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Illustration: Lazaro Gamio/Axios

As tech companies get drawn into the deepening trade fight between the U.S. and China, sound bites are winning at the expense of a smarter understanding of the two nations' web of competition and cooperation.

The bottom line: Understanding where the U.S. is vis-à-vis China means accepting hard and competing truths. It's true that China would love its tech industry to take over more of the leadership and value the U.S. has in areas like chips, software and internet services. And it's equally true that the U.S. is utterly dependent on China.

"That complexity doesn’t translate well on a bumper sticker."
— Dean Garfield, head of Information Technology Industry, a trade group representing U.S. and global tech companies.

Where we are now: Facebook is the latest company to get caught up in the battle over China, with leading papers blasting headlines such as "Facebook Gave Data Access to Chinese Firm Flagged by U.S. Intelligence."

To be sure: That's true, but keep in mind these headlines could also be true...

  • "Google shares entire operating system with nearly every Chinese phone maker"
  • "Apple tells Chinese manufacturer exactly how to build its iPhone"

The fact is that Chinese companies are critical suppliers and partners to U.S. tech companies. Using Chinese manufacturing allows consumers around the globe to get the technology they want at prices they can afford, Garfield said.

  • "No one wants to pay $500 for a t-shirt or $10,000 for a phone," he said. Access to the giant Chinese market is also attractive to U.S. tech companies.

Reasons for concern: This dependence, though, is challenging.

"There is no doubt there are legitimate concerns — both national security and economic — related to China. The thing that we in the tech sector try to avoid is being reductionist in assuming simply because it is China that it is bad. That is simply not the case."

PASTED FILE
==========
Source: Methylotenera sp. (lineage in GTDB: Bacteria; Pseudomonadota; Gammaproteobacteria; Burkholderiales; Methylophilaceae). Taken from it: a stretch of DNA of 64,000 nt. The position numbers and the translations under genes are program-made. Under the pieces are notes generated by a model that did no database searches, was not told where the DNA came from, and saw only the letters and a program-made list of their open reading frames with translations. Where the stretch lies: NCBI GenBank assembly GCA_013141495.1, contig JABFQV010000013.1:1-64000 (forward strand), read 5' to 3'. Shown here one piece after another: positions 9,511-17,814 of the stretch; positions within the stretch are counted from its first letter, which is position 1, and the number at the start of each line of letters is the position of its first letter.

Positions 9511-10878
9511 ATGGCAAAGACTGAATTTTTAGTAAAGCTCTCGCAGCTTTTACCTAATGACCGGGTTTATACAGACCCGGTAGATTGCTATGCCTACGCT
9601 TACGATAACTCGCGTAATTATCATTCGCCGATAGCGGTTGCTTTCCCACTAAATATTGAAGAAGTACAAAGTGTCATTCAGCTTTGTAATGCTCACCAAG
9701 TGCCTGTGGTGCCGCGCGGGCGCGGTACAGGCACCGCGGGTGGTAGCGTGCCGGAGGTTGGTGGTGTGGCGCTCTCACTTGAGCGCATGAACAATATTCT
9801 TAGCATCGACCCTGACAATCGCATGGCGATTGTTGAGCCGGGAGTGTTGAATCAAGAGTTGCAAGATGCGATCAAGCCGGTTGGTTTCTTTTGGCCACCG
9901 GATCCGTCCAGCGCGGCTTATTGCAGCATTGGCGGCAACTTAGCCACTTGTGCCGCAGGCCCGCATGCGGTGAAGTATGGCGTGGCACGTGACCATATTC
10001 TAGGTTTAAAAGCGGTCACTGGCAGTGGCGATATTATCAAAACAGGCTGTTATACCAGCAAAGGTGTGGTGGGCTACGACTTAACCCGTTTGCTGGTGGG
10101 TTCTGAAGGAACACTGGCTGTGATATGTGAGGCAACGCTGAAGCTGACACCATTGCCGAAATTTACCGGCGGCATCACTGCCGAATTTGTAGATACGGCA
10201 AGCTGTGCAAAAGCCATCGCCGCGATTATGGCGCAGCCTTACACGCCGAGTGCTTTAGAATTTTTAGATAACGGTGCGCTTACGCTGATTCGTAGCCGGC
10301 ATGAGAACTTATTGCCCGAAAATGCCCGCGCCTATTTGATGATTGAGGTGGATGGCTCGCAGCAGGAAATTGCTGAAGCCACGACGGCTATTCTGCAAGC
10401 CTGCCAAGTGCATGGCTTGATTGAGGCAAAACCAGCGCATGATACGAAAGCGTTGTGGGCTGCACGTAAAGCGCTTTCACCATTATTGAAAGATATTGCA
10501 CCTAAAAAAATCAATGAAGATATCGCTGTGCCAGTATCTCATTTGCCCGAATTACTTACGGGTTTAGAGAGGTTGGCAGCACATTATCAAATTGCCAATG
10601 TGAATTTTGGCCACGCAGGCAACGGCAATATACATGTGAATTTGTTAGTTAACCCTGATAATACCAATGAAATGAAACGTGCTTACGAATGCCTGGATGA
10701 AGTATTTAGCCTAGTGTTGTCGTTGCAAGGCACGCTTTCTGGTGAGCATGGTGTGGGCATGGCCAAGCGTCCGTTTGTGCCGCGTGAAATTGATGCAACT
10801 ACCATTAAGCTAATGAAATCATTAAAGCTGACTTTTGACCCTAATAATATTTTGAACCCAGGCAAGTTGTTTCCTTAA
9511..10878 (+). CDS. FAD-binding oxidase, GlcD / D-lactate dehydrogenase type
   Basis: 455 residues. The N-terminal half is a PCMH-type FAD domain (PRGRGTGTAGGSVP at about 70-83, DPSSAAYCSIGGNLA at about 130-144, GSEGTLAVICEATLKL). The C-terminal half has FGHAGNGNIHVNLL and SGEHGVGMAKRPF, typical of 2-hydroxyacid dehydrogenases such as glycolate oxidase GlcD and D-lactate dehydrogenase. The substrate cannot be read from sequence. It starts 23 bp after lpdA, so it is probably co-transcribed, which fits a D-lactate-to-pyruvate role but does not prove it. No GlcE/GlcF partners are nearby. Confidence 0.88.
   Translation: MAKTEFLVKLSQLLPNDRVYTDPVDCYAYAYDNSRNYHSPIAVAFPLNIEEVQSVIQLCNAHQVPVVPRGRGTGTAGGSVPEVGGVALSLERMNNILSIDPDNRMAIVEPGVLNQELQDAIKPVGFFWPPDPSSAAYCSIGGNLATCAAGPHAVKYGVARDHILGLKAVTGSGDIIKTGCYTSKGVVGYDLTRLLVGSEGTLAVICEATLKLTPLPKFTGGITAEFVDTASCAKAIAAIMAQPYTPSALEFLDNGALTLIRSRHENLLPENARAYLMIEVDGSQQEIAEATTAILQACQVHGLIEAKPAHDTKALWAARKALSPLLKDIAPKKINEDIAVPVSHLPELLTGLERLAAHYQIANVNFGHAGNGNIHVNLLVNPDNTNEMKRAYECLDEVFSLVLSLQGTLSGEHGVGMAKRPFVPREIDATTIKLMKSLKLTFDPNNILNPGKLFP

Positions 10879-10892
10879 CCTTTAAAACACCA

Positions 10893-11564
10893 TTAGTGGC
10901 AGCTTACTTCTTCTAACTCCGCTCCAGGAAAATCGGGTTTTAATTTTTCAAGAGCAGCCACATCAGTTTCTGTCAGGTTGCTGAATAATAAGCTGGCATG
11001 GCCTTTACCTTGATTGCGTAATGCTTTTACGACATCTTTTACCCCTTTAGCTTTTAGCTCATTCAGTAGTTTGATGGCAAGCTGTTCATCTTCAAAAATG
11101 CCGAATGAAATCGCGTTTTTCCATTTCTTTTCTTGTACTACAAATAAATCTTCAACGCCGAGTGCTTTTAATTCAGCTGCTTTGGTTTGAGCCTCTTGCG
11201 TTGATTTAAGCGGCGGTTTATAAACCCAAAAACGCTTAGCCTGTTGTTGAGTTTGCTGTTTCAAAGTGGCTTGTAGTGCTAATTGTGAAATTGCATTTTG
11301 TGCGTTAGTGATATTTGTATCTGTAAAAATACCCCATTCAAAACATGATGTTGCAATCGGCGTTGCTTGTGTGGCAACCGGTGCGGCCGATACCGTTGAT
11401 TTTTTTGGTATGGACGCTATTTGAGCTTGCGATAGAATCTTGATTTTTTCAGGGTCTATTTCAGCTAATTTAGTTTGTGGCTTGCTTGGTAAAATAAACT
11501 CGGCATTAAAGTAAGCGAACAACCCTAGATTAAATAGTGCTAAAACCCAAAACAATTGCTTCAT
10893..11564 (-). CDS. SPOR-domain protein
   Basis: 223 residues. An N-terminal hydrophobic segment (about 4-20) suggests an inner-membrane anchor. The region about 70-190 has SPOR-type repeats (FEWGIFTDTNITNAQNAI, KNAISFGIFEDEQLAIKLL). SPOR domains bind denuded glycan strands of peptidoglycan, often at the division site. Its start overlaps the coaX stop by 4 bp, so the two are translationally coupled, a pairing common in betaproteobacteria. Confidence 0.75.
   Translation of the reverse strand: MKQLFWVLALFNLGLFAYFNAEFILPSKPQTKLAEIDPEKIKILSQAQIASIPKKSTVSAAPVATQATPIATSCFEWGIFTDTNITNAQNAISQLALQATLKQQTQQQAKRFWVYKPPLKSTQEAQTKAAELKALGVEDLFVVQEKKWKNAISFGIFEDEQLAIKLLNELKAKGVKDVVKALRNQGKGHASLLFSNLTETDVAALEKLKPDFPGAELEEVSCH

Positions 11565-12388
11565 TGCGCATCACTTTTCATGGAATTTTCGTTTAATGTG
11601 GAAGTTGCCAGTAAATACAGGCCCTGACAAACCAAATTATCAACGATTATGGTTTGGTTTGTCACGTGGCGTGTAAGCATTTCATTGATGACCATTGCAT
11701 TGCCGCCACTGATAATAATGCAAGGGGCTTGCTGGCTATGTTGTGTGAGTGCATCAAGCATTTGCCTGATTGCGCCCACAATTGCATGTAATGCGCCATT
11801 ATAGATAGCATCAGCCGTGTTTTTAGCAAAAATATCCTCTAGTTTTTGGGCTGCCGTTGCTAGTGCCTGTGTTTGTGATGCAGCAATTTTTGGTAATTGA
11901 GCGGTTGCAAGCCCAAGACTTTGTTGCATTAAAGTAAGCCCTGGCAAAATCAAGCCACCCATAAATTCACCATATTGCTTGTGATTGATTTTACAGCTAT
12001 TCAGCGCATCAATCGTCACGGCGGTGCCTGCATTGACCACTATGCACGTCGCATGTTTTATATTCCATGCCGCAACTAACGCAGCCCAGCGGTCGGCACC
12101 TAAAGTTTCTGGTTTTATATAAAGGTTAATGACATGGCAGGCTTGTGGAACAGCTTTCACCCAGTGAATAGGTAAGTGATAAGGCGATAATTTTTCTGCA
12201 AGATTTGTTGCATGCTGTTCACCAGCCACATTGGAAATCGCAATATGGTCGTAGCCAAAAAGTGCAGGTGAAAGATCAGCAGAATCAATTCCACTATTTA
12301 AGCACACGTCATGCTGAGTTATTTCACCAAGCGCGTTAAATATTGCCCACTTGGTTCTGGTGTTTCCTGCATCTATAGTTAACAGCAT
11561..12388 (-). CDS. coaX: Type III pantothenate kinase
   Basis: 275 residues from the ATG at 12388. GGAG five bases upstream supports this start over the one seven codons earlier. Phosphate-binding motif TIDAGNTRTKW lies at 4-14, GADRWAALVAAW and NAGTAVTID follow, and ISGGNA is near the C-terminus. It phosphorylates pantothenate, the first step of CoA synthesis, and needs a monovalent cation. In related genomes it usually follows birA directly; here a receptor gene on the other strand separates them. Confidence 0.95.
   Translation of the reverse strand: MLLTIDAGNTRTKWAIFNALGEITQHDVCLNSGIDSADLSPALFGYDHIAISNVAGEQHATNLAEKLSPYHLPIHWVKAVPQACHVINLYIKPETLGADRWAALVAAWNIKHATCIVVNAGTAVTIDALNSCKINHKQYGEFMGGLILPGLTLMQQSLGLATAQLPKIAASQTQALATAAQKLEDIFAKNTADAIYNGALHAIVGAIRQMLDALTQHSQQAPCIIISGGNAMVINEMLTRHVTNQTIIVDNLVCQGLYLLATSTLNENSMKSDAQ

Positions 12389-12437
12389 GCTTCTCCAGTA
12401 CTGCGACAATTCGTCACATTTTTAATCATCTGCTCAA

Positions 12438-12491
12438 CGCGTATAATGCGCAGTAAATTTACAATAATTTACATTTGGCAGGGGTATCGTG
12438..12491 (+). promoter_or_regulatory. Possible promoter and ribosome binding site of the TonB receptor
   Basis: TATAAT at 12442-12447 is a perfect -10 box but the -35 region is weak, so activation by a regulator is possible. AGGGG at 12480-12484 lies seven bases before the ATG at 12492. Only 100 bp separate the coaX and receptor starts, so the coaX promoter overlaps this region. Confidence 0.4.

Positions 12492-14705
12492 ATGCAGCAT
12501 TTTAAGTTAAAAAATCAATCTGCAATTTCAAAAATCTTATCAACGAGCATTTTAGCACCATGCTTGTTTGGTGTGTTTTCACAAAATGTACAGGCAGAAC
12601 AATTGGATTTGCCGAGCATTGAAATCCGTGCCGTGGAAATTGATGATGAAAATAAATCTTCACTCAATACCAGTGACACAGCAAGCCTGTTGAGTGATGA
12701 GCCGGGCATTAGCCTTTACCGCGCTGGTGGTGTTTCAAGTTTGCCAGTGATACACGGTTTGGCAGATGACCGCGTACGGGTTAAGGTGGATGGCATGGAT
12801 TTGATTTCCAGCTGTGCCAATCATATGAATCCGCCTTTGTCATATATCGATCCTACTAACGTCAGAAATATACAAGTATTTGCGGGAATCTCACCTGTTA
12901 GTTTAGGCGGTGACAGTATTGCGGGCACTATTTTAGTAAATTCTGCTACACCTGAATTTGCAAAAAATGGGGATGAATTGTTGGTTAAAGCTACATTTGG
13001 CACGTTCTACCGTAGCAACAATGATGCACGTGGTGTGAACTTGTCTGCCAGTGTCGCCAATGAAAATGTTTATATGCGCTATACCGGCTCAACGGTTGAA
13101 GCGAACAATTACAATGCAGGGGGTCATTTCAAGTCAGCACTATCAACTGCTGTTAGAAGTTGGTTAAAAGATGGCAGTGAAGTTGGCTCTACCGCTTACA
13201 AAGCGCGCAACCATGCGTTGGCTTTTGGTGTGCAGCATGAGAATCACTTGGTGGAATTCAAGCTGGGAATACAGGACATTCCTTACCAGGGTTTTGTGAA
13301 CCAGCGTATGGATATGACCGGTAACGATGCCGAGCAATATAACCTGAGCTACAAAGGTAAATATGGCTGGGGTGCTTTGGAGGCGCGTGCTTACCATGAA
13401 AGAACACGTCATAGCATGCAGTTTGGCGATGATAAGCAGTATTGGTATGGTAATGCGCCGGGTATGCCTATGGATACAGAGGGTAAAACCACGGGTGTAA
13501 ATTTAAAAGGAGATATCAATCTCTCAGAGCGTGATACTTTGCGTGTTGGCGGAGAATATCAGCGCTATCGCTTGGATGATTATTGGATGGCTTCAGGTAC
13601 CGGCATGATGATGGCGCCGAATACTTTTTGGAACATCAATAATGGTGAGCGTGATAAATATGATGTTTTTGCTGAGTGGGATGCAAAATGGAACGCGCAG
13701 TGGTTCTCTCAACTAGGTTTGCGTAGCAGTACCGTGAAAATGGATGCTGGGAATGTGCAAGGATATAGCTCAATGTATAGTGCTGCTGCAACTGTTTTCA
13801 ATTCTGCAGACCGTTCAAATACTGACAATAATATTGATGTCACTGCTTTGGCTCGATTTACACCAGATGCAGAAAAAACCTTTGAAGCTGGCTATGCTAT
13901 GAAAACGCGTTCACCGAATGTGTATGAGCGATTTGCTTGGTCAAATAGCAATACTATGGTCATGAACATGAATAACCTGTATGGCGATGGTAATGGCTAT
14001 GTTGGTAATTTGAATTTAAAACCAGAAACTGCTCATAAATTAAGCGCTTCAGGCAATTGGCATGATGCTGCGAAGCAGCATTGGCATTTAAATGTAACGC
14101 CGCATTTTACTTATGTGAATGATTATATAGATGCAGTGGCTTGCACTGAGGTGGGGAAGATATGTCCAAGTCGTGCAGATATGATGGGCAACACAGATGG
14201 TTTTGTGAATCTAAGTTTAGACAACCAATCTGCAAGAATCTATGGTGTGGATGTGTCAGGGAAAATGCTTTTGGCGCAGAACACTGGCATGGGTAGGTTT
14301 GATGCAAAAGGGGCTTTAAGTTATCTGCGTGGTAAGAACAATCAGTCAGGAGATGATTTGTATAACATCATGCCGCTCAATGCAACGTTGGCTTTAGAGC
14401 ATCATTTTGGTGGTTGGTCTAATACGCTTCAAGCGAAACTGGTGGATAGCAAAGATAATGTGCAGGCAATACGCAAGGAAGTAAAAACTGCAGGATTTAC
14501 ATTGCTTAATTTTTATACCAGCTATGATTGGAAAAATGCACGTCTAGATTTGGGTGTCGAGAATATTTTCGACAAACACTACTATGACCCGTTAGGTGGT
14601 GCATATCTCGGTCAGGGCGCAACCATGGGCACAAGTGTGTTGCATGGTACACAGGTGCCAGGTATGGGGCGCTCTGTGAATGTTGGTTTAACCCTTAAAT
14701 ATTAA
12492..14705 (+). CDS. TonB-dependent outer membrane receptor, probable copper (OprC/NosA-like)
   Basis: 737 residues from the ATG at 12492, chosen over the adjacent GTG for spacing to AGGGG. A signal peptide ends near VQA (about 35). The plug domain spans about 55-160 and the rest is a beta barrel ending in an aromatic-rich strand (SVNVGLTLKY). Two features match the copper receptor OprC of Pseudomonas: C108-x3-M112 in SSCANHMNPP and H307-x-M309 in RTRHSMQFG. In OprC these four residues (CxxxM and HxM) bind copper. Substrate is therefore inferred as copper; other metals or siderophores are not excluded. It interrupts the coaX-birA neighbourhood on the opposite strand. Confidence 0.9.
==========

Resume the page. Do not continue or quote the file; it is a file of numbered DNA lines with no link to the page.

— Dean Garfield

It's complicated: Political consultant Bruce Mehlman says there is naiveté among both elected officials and industry players, with elected officials "not realizing how global the supply chains have become" and tech companies underestimating the global implications of China's "overwhelmingly aggressive" 2025 plan to dominate the tech industry.

"The core issue is that both nations want to dominate a sector defined by network effects. The best innovators leverage bigger data sets, larger consumer bases, global customers, while the most aggressive nationalists aim to box-out others’ products and people."
— Bruce Mehlman to Axios

Go deeper

Updated 19 mins ago - Sports

Olympics dashboard

Italy's Lamont Marcell Jacobs of Team Italy crosses the finish line ahead of American Fred Kerley in the men's 100m final on day nine of the Olympic Games at Olympic Stadium in Tokyo, Japan, on Sunday. Photo: Cameron Spencer/Getty Images

🚨: IOC "looking into" American Raven Saunders' Olympic podium gesture

🏃🏾: Italy's Lamont Marcell Jacobs: Reconnecting with U.S. father "gave me the desire to win" Olympic 100m sprint race.

🥇High jumpers persuade Olympic officials to let them share gold

🏌️‍♂️: Golfer Xander Schauffele wins gold for U.S. by one shot

🤸🏿‍♀️: Simone Biles won't compete in Olympic floor finals, individual vault or uneven bars

🏳️‍⚧️: Axios at the Olympics: Games grapple with trans athletesTrans athletes see the Tokyo Games as a watershed moment

Go deeper: Full Axios coverage

Updated 31 mins ago - Sports

IOC "looking into" American Raven Saunders' Olympic podium gesture

Team USA's Raven Saunders gestures on the podium with her silver medal after competing in the women's shot put event during the Tokyo 2020 Olympic Games at the Olympic Stadium in Tokyo on Sunday. Photo: Ina Fassbender/AFP via Getty Images

The International Olympic Committee is "looking into" U.S. shot-putter Raven Saunders' gesture on the Tokyo Games podium after she won a silver medal, IOC spokesperson Mark Adams told reporters Monday.

Why it matters: Saunders told AP she placed her hands above her head in an "X" formation while on the podium to stand up for "oppressed" people. The IOC has banned protests during the Tokyo Games.

Updated 2 hours ago - Sports

Olympic sprint champ Jacobs: Reconnecting with U.S. dad "gave me desire" to win

Italy's Lamont Marcell Jacobs celebrates as he crosses the finish line to win the men's 100m final during the Tokyo 2020 Olympic Games at the Olympic Stadium in Tokyo on Sunday. Photo: Ben Stansall/AFP via Getty Images

Italy's surprise 100-meters Olympic gold medalist Lamont Marcell Jacobs opened up Sunday about how reconnecting with his American father over the past year has helped spur him on.

What he's saying: The Texas-born sprinter told reporters after setting a European record of 9.80 seconds to win gold in Sunday's event that getting back in touch with his father "gave me the desire, the speed, that something more that helped me being here and win the Olympics."